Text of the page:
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Exploring the Wonderful World of Cruise Ships

Ushuaia

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We threw open the curtains this morning and looked out on Ushuaia.  Across the pier from us are three expedition vessels, affirming Ushuaia‘s position as the primary starting point for consumer expeditions to Antarctica.  The town has the feel of an outpost, a bit of civilization clinging to the end of the earth.  The expedition ships only help to reinforce the notion that untamed adventure lies just beyond this shore.

The physical setting of Ushuaia is achingly beautiful.  To the south the sea, to the north snow capped mountains, the sun glinting off the peaks, the billowing clouds crowning all.

We’ve chosen to take a catamaran cruise through the Beagle Channel, named after Charles Darwin’s ship, as our shore excursion.  It strikes us as amusing that, after some seven days at sea, we get right back on another ship.  The Beagle Channel offers the opportunity to view more wildlife up close, however, and we can’t pass it up.

Catamarans, we learn, can sail in as little as six feet of water, enabling them to get remarkably close to the outcroppings of rock which characterize most of the islands in the channel.  One of the islands is literally covered with sea lions and cormorants.  We get so close to the sea lions we can almost touch them.  Most assuredly we can smell them.  The cormorants stand silent guard on the rocks, amidst the bellowing seals, looking very much like small penguins from a distance.  As you approach, not quite certain if you are looking at penguins or cormorants, one or two take to the air, revealing their true identity.

Everywhere you turn, new vistas appear, each one my new favorite.  The day is beautiful, this place is beautiful.  I won’t forget how special this all has been.

Sea Lions

Cormorants

Ushuaia

Drake Passage and Cape Horn

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The infamous Drake Passage lies between us and safe harbor in South America.  Discovered by Sir Francis Drake in September 1578 when his ship was blown off course, it is among the most treacherous stretches of water on the planet, claiming many  unfortunate ships.

Our journey, thankfully, is not the stuff of legend.  Once again luck is with us and we are experiencing relatively moderate seas.  Perhaps, however, we have simply developed our sea legs.  A shout brought us from the Horizon Court out to the indoor pool area to investigate.  The pool, still covered with its mesh barrier, was responding to what was clearly a higher sea than our senses registered.  The water was careening from one end to the other, throwing sprays 10 feet or more into the air as trhe water hit the end of the pool.  What a remarkable sight!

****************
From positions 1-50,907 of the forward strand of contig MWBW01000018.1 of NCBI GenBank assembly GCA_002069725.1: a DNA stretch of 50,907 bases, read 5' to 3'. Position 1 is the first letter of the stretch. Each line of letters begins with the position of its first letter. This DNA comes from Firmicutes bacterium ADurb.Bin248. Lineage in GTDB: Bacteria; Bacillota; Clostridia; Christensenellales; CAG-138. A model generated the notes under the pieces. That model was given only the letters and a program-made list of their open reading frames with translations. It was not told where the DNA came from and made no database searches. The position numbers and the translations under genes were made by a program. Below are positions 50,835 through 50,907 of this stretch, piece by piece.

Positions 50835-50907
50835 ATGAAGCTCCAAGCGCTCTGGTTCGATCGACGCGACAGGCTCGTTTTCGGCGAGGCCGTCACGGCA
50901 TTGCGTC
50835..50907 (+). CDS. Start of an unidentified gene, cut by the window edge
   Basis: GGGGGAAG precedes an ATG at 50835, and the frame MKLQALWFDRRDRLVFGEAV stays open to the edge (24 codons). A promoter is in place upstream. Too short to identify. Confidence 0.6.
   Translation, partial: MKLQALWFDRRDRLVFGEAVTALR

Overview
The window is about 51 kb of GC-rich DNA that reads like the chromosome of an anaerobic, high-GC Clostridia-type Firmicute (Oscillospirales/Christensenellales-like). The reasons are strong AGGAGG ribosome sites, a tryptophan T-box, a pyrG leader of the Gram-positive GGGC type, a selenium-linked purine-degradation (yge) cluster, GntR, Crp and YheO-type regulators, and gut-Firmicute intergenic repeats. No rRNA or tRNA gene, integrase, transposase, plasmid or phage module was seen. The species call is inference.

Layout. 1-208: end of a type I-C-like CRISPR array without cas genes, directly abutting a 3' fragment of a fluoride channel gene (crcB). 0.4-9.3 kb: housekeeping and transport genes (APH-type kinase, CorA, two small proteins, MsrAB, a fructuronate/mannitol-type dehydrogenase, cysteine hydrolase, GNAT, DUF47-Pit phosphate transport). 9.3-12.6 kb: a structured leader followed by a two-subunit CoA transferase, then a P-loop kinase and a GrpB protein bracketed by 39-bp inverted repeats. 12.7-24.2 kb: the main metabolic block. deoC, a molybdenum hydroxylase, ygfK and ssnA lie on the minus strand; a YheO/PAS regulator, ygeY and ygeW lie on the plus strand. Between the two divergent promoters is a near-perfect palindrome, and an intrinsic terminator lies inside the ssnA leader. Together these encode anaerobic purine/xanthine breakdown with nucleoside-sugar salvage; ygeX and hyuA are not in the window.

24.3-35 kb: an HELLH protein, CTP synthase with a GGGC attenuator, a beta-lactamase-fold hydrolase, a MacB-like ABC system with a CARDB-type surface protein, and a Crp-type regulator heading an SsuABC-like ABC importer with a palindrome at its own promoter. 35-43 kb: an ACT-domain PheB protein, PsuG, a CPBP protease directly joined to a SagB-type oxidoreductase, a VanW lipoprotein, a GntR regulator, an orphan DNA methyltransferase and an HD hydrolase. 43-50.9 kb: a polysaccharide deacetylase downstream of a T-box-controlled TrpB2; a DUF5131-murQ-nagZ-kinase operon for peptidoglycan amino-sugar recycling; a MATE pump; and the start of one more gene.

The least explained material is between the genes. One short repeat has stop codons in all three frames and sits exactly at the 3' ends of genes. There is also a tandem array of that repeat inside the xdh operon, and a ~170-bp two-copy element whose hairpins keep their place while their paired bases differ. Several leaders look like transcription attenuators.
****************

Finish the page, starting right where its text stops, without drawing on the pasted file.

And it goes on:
We continue north, anticipation mounting as we approach Cape Horn, the southernmost tip of South America.  High winds prevent us from circumnavigating the island as planned, so we content ourselves with the leisurely sail past the point which marks the confluence of the Atlantic and Pacific Oceans.  One moment completely overcast, the next the clouds opening up enough for shafts of sunlight to appear, the sky provides a dramatic touch.  Our approach is close enough, the air clear enough, the light strong enough that we are treated to the sight of the famed Albatross memorial in the distance.

The pool in motion

Cape Horn

Rainbow, Cape Horn

Deception Island

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Again the day dawns a leaden gray.  Nature has been kind to us in this worst-of-all weather zones, but she has given us a taste of her whims nevertheless.  We have witnessed her face in many lights.  Today she is stern, austere.

Deception Island rises dark out of the sullen sea, her bleak rock dusted with snow.  The name derives from the secret this land holds.  It appears to be much like many islands in this part of the world.  It is only when one comes upon the break in the coastline that it becomes  clear that this is no ordinary island.  It is, in fact, the flooded caldera of a volcano.  Surprisingly, it’s still active.  It last vented its displeasure in a major way as recently as 1969, destroying two Chilean research stations in the process.

The opening, known as Neptune’s Bellows, grants entrance to one of the largest natural harbors in the world.  The Star Princess is too big to enter, but smaller expedition vessels can, giving their passengers the amazing opportunity to swim in Antarctica in water warmed by hot springs.

Our allotted time over, we begin our journey north, passing a large penguin colony on the island‘s eastern shore, as if bidding us farewell.  Snow Island, hazy and ethereal in the distance, is the last land we see in the Antarctic region.

Neptune's Bellows, Deception Isand

Snow Island

Gerlache Strait

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Oh, what a difference a day makes!  Still overcast, but the sky’s not pressing down on us.  We’ve entered Gerlache Strait, a body of water defined by the islands of the Palmer Archipelago on one side and the Antarctic mainland on the other.